If you elect to do this piece over again (oh my) then I would recommend using the full-range of pastel sticks in gray (in lieu of charcoal) along with the slight tinting in areas that the client would like.

Wishing you all the best whichever way you go. Marvelous job!

max nelson
10-29-2001, 07:53 PM
Verdaccio

I couldn't agree more with the previous post and especially the one by Artistry about altering such a well done peice. It would be as much sacrilege as painting a mustache on the Mona Lisa. One only has to view one of those TV commercials in black and white with a spot of color to stand out to know how incongorous it would look. Great work, and don't alter it. Max:mad:

P.S. It has been said that the camel was designed by a committee! Your client should be thrilled with such a marvelous portrait.

Verdaccio
10-30-2001, 09:38 AM
Thanks to everyone for your replies and support. I have, I believe, managed to talk the client out of altering this with color on the phone, but have to convince her yet in person.

Artistry, you are dead on about having to start over - that is the argument I am using with her.

LDianeJohnson
10-30-2001, 10:21 AM
Michael,

Please let us know how you make out. This is a good learning experience for all of us. I appreciate you letting us go through this process with you.

Diane

Victor
11-04-2001, 02:49 PM
This is a great portrait. If you are so brilliant with a piece of charcoal then think what you can do with a full set of pastels. Re do it in pastel and I agree with all the comments here so far.
A brilliant piece of art. I hope to be able to do half as well some day. :clap:

Victor

Emsal
11-04-2001, 04:52 PM
I only joined this site today and have thus far posted one picture, whisch I was quite pleased with, but after seeing this picture...well, my jaw hit the keyboard!! This is kinda like Peewee Herman offering bodybuilding advice to Arnold Schwarznegger but what I do is totall fix the base drawing and then colour over the top, which is what I did with Don Johnson, and if everything goes pear-shaped I can erase the colour and not have damaged the original. Best wishes, and my aim is to be as good as you!

Verdaccio
11-13-2001, 10:45 PM
Just an update:

I talked the client out of doing the pastel coloring!

And, here is the second portrait - Austin, Masha's little brother:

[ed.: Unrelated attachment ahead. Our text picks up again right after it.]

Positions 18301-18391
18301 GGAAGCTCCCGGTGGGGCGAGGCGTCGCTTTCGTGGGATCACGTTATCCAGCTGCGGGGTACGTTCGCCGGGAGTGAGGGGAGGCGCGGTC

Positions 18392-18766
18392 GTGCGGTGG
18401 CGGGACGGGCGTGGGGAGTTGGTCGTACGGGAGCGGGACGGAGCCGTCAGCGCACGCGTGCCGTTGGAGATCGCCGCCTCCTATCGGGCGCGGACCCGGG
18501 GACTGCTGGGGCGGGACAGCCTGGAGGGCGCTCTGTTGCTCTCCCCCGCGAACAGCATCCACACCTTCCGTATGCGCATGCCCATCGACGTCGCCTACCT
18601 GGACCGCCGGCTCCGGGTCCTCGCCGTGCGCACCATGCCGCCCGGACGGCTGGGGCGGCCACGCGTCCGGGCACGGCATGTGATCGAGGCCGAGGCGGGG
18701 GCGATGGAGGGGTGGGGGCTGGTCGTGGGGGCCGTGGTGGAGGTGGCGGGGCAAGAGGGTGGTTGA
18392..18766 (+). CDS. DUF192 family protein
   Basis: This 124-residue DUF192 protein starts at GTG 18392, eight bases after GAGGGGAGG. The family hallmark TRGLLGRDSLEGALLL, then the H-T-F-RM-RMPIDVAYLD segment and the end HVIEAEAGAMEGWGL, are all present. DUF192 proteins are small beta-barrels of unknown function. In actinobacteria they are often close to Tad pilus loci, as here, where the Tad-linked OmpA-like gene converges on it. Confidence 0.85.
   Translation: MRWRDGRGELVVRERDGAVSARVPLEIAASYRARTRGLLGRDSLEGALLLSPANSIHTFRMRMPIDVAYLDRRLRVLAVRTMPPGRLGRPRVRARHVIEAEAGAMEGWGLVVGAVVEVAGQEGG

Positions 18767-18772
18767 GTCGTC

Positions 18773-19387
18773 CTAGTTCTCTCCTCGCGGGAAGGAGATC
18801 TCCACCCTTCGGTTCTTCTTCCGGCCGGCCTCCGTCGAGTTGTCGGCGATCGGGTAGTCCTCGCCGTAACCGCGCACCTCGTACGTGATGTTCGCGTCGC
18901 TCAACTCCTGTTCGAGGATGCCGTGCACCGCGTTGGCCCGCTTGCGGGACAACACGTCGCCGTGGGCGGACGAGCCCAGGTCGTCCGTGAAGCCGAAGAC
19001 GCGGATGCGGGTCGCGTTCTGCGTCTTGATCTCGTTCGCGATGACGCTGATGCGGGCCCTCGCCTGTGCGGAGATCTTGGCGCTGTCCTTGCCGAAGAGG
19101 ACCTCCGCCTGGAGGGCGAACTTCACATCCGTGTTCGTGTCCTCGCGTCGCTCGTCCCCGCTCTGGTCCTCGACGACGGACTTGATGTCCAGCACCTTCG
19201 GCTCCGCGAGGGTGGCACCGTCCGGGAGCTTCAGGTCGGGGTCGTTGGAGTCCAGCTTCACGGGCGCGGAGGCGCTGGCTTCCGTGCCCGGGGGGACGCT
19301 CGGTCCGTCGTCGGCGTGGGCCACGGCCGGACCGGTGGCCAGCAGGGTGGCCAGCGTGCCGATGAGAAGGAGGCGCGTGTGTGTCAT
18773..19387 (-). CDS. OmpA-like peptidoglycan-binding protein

http://www.fineportraitsinoil.com/Austin-Charcoal-450.jpg

LDianeJohnson
11-14-2001, 08:08 AM
Michael,

Congratulations! And oh, what a cutie this little fellow is. Nice, consistent work. Thanks for letting us know about your client progress.

Emsal
11-14-2001, 02:56 PM
[QUOTE]Originally posted by Verdaccio
Just an update:

[b]I talked the client out of doing the pastel coloring!

Sorry, mate, it was just a suggestion.

Verdaccio
11-14-2001, 03:11 PM
Originally posted by Emsal
[QUOTE]Originally posted by Verdaccio
Just an update:

[b]I talked the client out of doing the pastel coloring!

Sorry, mate, it was just a suggestion.

Emsal:

Thanks for the suggestion and the comments. Per my previous comments, I really didn't want to do the pastel over the charcoal - but I definately appreciate your and other's suggestions and advice! :)

Be well,

Michael

Anna Marie
11-14-2001, 04:41 PM
My God you are good!
Please, please tell me how you get charcoal to look soft and delcate like this!!

I am begging!

Verdaccio
11-14-2001, 04:55 PM
Originally posted by Anna Marie
My God you are good!
Please, please tell me how you get charcoal to look soft and delcate like this!!

I am begging!

No need to beg, just ask! :) I use both vine charcoal and General's Charcoal Pencils. I blend with bristle brushes. That is really about it. Hope that helps!

Anna Marie
11-14-2001, 05:17 PM
You have done it I am going to have a bash! last Time I used Charcoal I looked like a Coal Miner.
I will either be posting something I am pleased with or a photo of how I ended up and maybe I'll make me the artwork!